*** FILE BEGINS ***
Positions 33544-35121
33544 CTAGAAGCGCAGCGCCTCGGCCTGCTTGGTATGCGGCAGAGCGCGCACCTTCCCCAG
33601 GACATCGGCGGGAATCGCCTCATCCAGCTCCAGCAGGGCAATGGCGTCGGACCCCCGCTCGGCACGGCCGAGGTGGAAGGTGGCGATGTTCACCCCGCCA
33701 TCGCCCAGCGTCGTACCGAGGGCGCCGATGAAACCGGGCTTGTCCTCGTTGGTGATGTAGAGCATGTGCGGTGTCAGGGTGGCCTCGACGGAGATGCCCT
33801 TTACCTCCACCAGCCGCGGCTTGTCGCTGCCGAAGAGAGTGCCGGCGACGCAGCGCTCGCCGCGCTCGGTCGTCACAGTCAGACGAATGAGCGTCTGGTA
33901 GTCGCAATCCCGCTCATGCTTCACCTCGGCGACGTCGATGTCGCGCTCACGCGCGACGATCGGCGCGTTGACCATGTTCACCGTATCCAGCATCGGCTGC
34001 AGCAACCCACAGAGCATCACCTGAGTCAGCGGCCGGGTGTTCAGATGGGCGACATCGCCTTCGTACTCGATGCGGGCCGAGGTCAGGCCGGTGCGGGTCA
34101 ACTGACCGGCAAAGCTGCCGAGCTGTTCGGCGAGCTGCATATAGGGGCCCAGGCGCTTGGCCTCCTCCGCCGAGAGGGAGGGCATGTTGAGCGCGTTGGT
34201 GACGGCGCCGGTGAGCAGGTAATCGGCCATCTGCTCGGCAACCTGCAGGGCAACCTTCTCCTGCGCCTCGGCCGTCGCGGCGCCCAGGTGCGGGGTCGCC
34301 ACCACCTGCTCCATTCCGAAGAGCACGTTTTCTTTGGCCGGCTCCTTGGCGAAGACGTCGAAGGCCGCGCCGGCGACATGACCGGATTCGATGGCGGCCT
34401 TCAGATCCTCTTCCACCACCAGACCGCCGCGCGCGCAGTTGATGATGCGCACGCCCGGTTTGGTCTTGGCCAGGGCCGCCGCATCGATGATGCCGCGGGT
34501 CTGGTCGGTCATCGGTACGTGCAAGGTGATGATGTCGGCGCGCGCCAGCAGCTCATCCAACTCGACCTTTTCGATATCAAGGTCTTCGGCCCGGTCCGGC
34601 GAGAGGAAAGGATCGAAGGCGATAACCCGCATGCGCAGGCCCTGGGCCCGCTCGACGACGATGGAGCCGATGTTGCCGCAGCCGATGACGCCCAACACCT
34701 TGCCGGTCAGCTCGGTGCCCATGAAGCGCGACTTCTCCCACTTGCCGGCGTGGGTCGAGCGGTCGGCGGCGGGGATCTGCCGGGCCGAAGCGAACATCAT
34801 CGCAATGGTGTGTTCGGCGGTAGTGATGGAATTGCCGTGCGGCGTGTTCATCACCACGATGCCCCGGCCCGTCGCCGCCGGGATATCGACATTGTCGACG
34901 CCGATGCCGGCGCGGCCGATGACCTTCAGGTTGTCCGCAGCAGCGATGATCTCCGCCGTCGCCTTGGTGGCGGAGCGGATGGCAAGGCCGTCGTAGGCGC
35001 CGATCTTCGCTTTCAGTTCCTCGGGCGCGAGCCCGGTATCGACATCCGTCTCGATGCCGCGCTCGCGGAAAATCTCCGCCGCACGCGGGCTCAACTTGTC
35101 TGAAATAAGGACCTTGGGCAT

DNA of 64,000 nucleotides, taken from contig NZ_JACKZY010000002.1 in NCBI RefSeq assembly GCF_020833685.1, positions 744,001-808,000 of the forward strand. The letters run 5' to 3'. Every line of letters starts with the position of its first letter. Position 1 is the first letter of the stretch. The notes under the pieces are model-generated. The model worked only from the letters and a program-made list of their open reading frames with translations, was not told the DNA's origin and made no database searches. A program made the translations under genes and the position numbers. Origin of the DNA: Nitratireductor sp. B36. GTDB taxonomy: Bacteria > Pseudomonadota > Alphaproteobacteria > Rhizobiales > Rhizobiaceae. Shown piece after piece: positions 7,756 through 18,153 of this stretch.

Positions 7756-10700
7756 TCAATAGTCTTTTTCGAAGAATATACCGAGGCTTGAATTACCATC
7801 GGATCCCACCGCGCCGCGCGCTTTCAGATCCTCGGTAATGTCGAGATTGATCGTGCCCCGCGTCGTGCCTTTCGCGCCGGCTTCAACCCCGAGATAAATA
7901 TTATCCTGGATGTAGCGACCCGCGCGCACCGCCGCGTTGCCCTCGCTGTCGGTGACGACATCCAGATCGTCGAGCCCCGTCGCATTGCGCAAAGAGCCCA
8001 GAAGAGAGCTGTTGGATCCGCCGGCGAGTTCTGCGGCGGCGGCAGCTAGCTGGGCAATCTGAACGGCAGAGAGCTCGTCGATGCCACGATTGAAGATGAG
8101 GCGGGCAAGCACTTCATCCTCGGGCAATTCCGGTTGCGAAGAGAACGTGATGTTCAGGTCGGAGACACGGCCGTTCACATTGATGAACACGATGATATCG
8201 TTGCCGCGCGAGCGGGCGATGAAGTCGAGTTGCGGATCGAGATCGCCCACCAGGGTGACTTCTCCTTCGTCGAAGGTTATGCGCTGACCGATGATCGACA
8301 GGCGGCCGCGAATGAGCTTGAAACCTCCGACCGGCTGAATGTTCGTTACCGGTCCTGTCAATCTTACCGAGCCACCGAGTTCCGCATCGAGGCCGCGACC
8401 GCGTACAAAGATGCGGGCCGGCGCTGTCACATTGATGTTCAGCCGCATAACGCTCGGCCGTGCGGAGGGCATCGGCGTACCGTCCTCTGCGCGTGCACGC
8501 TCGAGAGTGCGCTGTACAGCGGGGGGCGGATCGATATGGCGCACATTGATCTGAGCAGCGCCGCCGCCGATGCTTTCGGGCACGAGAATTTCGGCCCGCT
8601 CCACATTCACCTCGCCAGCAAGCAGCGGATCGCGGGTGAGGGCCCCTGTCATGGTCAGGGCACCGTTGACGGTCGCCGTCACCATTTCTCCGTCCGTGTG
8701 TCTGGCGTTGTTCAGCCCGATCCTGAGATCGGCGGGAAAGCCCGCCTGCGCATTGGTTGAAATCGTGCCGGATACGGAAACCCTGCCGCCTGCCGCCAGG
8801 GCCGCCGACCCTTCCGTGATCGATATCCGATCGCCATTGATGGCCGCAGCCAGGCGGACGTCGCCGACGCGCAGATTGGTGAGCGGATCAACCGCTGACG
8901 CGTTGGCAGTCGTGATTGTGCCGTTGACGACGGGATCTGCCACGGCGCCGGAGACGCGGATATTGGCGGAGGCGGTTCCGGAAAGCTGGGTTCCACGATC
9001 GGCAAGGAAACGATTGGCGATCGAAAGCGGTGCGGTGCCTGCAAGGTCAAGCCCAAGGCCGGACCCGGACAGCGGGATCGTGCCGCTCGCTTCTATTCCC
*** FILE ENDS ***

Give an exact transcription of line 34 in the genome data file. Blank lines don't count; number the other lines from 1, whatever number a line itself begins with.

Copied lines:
9001 GGCAAGGAAACGATTGGCGATCGAAAGCGGTGCGGTGCCTGCAAGGTCAAGCCCAAGGCCGGACCCGGACAGCGGGATCGTGCCGCTCGCTTCTATTCCC